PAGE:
- The court could delay its summer recess to hear the travel-ban case. If the Supreme Court actually wants to resolve this case quickly, there are only 2 ways to do it: stay out of the case entirely (by denying certiorari) or agree to delay their summer break until the case is resolved. This has happened before, especially in cases involving national security, high-profile policy fights, or both (the travel ban certainly fits both categories). In theory, the court could schedule a hearing in the travel-ban cases whenever it wants; in the Pentagon Papers case, it heard oral arguments after July 4th and didn’t issue a ruling in the case until late July.
Any of these is theoretically possible. But not all of them are equally likely.
Because this is such a high-profile case, it’s likely that the Supreme Court will want to have a say — which means they’re unlikely to simply decide not to take it up (and let the lower court rulings stand), and reduces the odds that they won’t be able to come to an agreement at all on Thursday about what to do with the case (and will allow it to sit on the table over the recess).
The court’s respect for the traditional judicial process, on the other hand, is likely to make them less-than-receptive to the Trump administration’s request to push aside the lower court rulings and let the travel ban go into effect over the summer.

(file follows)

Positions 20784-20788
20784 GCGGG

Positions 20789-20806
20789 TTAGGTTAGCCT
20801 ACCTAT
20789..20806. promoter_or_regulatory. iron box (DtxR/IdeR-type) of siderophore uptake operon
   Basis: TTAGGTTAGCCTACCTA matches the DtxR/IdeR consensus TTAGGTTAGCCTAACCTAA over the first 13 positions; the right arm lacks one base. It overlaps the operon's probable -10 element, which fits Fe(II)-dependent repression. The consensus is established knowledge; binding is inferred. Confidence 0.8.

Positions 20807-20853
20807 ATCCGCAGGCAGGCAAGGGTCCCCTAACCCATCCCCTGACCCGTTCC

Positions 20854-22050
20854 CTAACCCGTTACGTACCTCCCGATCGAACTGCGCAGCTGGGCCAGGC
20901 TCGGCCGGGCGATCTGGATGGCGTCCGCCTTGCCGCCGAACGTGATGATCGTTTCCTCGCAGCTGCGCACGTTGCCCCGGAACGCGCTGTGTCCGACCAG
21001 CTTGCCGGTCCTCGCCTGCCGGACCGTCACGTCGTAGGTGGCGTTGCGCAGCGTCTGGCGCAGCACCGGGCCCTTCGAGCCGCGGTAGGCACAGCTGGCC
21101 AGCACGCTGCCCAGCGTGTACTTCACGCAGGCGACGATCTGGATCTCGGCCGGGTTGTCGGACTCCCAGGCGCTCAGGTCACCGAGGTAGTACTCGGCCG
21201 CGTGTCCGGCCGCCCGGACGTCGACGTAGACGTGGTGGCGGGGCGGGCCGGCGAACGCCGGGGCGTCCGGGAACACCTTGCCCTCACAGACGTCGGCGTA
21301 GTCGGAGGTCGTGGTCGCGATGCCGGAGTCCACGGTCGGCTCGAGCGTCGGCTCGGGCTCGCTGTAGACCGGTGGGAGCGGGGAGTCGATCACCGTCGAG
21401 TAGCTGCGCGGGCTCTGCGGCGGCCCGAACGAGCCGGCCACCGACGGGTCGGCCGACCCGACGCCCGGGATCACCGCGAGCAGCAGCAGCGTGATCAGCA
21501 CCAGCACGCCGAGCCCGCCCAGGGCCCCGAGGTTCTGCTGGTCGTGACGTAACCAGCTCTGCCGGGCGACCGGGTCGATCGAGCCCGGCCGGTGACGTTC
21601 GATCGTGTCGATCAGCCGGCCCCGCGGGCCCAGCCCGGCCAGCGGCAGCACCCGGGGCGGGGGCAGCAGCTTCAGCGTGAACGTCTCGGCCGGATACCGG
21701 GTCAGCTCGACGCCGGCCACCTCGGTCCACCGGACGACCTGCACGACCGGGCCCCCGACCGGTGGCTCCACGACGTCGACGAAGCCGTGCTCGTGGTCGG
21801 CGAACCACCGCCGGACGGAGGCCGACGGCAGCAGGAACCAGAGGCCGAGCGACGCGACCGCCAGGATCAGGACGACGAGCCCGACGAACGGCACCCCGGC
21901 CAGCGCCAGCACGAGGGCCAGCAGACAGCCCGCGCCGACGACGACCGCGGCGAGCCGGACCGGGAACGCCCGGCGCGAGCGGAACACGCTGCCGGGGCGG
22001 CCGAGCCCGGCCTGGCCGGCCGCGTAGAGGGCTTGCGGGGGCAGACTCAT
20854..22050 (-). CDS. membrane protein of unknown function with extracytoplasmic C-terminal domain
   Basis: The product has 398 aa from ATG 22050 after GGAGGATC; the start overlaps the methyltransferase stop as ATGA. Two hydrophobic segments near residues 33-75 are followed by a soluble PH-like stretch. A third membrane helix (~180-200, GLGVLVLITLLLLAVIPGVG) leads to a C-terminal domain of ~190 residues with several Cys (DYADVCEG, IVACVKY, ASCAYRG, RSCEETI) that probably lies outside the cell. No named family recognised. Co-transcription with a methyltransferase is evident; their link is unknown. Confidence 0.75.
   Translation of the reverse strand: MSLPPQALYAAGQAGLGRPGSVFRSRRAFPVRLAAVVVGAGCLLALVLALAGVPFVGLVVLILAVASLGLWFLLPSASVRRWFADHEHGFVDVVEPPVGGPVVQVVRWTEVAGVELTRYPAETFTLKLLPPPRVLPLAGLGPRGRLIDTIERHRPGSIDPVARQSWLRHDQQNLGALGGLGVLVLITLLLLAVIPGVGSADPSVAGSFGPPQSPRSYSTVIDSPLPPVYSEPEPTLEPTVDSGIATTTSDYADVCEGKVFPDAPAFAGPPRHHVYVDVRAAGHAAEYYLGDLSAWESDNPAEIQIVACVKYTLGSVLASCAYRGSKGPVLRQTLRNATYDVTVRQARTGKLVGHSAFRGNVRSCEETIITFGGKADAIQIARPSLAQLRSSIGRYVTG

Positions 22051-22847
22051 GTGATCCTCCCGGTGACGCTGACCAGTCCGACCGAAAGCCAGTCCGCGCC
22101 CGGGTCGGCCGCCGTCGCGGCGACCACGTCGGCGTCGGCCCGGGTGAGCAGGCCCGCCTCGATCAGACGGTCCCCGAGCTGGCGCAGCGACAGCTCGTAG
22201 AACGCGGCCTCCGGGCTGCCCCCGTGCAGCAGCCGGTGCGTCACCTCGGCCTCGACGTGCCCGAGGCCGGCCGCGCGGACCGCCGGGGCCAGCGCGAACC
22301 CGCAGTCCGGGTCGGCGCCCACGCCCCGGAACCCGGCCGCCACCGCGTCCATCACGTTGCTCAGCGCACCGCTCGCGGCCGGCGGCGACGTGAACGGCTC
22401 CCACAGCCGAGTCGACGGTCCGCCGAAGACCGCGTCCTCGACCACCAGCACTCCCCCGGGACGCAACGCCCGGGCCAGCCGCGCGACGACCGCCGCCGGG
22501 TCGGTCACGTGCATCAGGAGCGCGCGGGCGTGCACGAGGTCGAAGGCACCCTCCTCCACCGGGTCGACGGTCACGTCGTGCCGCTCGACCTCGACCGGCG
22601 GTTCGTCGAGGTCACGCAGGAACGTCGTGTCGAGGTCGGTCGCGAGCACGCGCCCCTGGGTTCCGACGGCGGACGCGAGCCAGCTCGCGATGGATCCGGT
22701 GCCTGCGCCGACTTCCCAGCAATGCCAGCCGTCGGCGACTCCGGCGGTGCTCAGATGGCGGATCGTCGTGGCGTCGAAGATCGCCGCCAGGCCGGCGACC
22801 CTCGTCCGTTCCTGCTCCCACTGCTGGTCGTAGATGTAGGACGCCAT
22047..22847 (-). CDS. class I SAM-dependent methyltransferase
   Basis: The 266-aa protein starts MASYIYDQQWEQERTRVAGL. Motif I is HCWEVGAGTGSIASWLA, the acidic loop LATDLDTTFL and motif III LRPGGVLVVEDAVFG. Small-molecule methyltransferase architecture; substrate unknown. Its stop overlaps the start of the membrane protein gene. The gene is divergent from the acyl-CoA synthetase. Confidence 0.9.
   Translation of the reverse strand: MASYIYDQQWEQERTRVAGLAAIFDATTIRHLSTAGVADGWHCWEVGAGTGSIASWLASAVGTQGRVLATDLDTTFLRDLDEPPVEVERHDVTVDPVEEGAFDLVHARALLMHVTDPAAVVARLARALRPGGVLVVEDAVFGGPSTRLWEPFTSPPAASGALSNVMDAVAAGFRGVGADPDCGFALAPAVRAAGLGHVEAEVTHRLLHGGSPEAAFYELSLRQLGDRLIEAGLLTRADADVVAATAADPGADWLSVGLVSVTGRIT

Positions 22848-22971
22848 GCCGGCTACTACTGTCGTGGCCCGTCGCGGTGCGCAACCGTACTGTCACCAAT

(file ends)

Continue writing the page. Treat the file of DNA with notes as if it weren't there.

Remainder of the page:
If the court doesn’t give the Trump administration what it wants on the travel ban immediately, though, it might be more likely to postpone its own vacation to resolve the case at the Supreme Court level as quickly as possible — thus avoiding the risk of letting the travel ban remain on hold for months, then ruling in the fall that it really shouldn’t have been put on hold to begin with.
Ultimately, it’s worth remembering, the Supreme Court is more likely to side with the administration and uphold the travel ban than the lower courts were. Critics of the travel ban deliberately picked liberal-leaning circuit courts to take up the case, while the Supreme Court, especially with the addition of Trump nominee Neil Gorsuch, has 4 reliable conservatives and one swing vote.
What the justices decide in how to take up the case probably won’t tell us much about how they’ll ultimately rule. (The exception is if they grant the Trump administration’s request to put the travel ban in place over the summer; if five justices believe that the ban should be in effect immediately, they probably believe that it’s constitutional and the lower courts were wrong.)
But the attention being paid to whether, and when, the justices take the travel-ban cases up is likely to remind them of just how high-profile this case is — and of the concerns it’s raised among progressives about the independence of the judiciary, and among conservatives about the relationship between campaign rhetoric and policy.
Above all, it’s a reminder that at the end of the day, only the Supreme Court will be able to put this legal battle to bed. The question is not whether they do so, but when.